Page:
The second book, Sim by Jak Brienhead, was phenomenal.  I stayed up all night reading it, because there was never a good place to put it down, and I really wanted to know what would happen next.  I will loosely classify it as sci fi even though there is not a lot of technology in it, because the capabilities certain people, known as Path, have are due entirely to mental abilities and at no point is magic mentioned.  Brienhead starts you out with a screwed up kid on a very screwed up planet–at first it is not clear whether or not it is Earth at some point in the future (you find out later that it is not).  This kid is the unfortunate product and victim of a genetic experiment to determine if nature or nuture is more dominant in determining intelligence and success.  He is given every genetic advantage as an embryo, then placed with the worst possible parent, an abusive addict surrogate mother who only wanted him as a payday in the first place.  Then, when he still shows signs of being exceptional, the experimenter (who you never meet) hacks into the apparently global and all controlling computer system to falsify his test scores so that no matter what he does he can never score higher than 27%, which he (duh) reacts badly to.  All this leads into him being labeled a high probability for criminal behavior, and ever increasing abuse from his mother and his two older siblings.  Eventually he snaps, and uses mental abilities he didn’t know he had to escape from house arrest.  This brings him to the attention of authorities who notice something odd going on and uncover the whole experiment.  They send him to another world to give him a fresh start and allow him to be trained to use his abilities, because he is apparently the strongest Path in generations and he scares the bejesus out of everybody.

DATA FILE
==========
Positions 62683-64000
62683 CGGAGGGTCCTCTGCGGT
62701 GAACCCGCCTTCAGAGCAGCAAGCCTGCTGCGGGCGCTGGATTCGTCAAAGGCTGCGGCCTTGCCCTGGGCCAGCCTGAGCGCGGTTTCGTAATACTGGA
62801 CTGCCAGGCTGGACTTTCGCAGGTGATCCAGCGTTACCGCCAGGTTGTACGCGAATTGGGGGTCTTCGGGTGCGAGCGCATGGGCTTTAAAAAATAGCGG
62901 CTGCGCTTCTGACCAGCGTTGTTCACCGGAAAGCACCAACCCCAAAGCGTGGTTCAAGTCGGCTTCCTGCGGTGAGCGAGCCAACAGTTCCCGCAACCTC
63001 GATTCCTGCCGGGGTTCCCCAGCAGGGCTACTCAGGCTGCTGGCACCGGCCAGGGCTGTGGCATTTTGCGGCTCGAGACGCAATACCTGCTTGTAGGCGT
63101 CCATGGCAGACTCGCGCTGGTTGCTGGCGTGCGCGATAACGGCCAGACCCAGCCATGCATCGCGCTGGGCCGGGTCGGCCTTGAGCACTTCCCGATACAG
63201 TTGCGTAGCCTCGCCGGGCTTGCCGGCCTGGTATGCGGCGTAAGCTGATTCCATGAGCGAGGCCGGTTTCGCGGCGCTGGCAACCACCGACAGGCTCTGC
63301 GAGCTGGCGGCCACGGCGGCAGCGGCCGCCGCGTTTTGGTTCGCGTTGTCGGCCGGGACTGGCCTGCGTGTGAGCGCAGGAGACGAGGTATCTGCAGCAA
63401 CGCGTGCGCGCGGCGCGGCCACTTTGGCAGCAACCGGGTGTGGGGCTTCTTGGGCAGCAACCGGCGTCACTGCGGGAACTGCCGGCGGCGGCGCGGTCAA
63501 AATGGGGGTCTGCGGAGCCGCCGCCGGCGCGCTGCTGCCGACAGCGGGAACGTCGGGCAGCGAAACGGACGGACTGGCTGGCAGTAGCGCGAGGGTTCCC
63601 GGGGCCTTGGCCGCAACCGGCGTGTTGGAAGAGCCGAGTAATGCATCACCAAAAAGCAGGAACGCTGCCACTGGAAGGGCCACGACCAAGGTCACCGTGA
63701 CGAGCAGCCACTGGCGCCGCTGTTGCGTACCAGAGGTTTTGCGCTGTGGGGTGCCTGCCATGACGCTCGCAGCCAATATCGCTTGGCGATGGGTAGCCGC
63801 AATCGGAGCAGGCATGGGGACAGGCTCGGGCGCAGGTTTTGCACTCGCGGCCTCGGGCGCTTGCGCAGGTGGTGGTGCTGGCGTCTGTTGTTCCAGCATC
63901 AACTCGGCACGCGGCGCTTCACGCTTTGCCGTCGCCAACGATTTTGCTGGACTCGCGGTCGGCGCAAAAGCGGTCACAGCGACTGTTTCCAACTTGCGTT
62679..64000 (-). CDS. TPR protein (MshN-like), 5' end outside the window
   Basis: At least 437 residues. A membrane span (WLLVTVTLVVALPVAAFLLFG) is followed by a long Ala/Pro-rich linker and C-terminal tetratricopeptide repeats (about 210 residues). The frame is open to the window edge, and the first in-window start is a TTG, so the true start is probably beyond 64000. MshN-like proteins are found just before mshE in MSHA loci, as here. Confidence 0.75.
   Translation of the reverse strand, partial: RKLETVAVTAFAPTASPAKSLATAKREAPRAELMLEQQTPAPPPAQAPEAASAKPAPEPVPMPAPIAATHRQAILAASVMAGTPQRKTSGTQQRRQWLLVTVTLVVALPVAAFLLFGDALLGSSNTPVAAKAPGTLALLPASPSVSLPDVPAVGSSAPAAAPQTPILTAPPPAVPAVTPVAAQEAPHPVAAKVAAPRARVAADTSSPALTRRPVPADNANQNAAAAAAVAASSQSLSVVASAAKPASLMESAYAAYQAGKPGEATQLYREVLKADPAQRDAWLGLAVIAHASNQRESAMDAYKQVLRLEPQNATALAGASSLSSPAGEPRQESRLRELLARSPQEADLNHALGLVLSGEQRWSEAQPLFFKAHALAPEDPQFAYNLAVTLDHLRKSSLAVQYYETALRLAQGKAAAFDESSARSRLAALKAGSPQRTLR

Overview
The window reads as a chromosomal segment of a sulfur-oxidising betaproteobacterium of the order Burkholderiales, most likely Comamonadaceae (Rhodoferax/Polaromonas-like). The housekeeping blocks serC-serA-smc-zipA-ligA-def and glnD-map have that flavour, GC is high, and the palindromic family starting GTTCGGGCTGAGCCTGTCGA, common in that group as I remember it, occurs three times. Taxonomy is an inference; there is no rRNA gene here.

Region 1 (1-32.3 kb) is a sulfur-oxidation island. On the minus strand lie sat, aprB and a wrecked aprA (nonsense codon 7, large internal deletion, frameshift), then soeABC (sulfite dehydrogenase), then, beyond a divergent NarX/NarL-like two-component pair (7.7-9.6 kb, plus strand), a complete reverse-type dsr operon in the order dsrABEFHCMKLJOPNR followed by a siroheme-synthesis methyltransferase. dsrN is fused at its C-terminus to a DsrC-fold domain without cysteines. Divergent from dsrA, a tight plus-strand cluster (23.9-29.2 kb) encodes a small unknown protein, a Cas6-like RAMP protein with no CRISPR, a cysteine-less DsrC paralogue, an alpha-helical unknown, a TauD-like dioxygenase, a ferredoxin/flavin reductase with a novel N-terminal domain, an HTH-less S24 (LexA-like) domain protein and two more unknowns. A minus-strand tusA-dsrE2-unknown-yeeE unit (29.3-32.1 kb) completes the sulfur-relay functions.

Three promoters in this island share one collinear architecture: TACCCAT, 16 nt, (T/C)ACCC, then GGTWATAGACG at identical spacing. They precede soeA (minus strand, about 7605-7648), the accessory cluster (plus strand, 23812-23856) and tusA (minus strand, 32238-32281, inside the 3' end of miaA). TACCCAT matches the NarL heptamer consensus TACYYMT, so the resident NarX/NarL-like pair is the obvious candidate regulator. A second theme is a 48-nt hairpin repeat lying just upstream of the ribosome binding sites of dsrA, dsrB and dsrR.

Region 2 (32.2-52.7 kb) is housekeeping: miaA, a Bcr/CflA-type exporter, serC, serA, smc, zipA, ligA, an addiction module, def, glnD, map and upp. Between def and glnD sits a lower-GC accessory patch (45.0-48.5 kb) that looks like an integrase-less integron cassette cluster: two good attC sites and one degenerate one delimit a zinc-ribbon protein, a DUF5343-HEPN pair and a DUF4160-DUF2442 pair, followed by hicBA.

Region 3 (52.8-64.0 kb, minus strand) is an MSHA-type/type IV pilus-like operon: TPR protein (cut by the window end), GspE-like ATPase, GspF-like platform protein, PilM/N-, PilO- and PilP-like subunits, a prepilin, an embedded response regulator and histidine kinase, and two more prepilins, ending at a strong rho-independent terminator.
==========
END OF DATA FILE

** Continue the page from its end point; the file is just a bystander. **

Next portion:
I won’t go any farther than that because to do so would start to give away plot spoilers, and I personally don’t like book reviews that give away too much.  (I want just enough in a review to tell me whether or not I would like the book, not ruin the ending for me!)  Suffice it to say, I really enjoyed this book and would like to see more from this author, maybe more about this character (a series perhaps?).  I also highly recommend you check out Authonomy at  They have works in all genres of as far as I can tell, so even if you (shudder) don’t like science fiction, you will surely find something you enjoy.